Lil Gin is one of the most skilled and entertaining rappers of the Triple 6 Mafia. Across the board--lyrics, voice, and flow--he can be considered a miniature Skinny Pimp, but this is only speaking for his days with Triple 6 as he became different when he stepped back into the game in the late 90s. This is unsurprising seeing that Skinny often appears alongside Gin on Triple 6 tapes as well as a four time feature on Shake Junt. It's obvious Skinny was grooming Gin to be one of the Gimisum torch-bearers (with Lil Yo), but after the release of Shake Junt, Gin mysteriously dropped off the map until his 2000 album. I say 'mysteriously' because he was the personal prodigy of Memphis legend Skinny Pimp and his album received a lot of promo from both DJ Paul and Juicy J on their shoutouts. I'm not sure if he had beef with Paul and Juicy or not, but I haven't heard any indications of that so I'll assume it didn't happen. Skinny made a mid-90s effort to be signed to Rap-A-Lot before scrapping his attempt and heading back to Prophet; the best guess I can make is that Gin was lost along the process and wasn't on the first finalized Prophet roster. I know that Glock, Noid, and Pat were locked up during this time and maybe the same happened to Gin, but I'm too lazy to look that up for sure.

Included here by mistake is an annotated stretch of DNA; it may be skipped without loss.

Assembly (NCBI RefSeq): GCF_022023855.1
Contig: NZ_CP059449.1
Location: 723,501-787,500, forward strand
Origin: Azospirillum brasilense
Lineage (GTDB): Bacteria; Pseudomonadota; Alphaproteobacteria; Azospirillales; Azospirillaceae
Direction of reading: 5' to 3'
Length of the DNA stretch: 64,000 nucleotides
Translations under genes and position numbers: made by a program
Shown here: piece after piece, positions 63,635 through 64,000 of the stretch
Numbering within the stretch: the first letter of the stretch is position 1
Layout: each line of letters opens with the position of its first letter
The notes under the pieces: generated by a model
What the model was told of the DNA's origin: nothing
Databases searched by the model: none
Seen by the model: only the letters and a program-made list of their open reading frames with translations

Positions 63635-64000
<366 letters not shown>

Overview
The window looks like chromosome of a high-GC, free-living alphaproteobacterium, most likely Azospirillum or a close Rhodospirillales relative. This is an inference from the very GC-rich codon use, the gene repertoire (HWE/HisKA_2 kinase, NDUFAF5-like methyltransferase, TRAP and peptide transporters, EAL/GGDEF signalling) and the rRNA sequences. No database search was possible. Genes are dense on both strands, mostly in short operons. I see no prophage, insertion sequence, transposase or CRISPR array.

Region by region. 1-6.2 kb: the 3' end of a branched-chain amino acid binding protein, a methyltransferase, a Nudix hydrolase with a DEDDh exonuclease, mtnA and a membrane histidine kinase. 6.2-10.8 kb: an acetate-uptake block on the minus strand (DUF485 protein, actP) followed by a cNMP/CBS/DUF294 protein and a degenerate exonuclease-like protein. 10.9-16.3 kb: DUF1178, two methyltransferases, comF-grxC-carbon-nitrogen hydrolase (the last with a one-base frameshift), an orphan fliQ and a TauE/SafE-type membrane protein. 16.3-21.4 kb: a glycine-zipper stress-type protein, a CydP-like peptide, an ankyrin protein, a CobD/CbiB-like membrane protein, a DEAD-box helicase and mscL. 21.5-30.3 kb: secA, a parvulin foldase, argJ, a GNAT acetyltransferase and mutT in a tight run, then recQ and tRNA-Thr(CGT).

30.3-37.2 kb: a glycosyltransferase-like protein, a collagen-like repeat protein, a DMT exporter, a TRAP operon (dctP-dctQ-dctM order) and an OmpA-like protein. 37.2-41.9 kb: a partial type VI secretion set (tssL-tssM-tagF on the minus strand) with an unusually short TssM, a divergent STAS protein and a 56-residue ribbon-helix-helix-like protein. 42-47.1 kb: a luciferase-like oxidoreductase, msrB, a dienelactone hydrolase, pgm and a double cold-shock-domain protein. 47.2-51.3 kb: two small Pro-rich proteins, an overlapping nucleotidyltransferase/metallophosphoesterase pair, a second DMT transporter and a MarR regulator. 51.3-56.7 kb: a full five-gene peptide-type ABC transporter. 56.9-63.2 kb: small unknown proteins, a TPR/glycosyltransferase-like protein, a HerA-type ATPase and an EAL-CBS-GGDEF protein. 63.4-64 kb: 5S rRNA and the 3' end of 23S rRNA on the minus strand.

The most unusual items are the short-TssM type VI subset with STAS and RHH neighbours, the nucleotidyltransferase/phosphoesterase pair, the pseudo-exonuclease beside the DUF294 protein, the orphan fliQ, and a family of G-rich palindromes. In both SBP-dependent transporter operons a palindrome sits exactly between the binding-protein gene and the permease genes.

Anyway, all that is just a long way of saying that Shake Junt is an essential Memphis rap tape filled with gutta character and smooth-bumpin junts. Fire lyrics and beats are flames, simply put. The rip quality available online is good too, so if you're one of those people who has a gripe with super lo-fi shit, then this should be on your eternal Memphis bump list. Also a PSA that there is another version of this album titled The Serpent's Step Son, they are the same thing. As far as difference in rips go, I have no idea.
Live At Club Baby Grand is one of my favorite Jimmy Smith sessions. The two volume set represents the warm and comfortable mid-50s sound to the fullest; actually it sounds like it was recorded a few years earlier than 1956 (but that's not true). Baby Grand is one of the most lo-fi dates Blue Note has to offer. Most 50s live recordings were muddy, but this is on another level. I doubt anybody will find the material unlistenable in the slightest since the murkiness does nothing but add to the character of the album. Content-wise, this is a standard organ, guitar, drums trio going off on some loose jams. The instruments sound tight and on top of each other in the mix, a combination of what I imagine as a tight bandstand and early mono mastering techniques. I love the aesthetic of all this, simply nothing beats a soft and comfy 50s bop recording. Jimmy Smith is one of the earliest jazz organists consistently recorded by a label and as such is one of the style's chief influences. Because of this I think it is easy to overlook how it took Blue Note and Smith a few years to unlock his full potential. His studio recordings up until the House Party/The Sermon session are quality, but more-or-less forgettable. Maybe this is because Blue Note didn't know how to bring the club performance atmosphere to the studio for Smith to thrive (off of the audience's energy), so thankfully this two disc set exists to showcase Smith's power from the earliest days in his early career.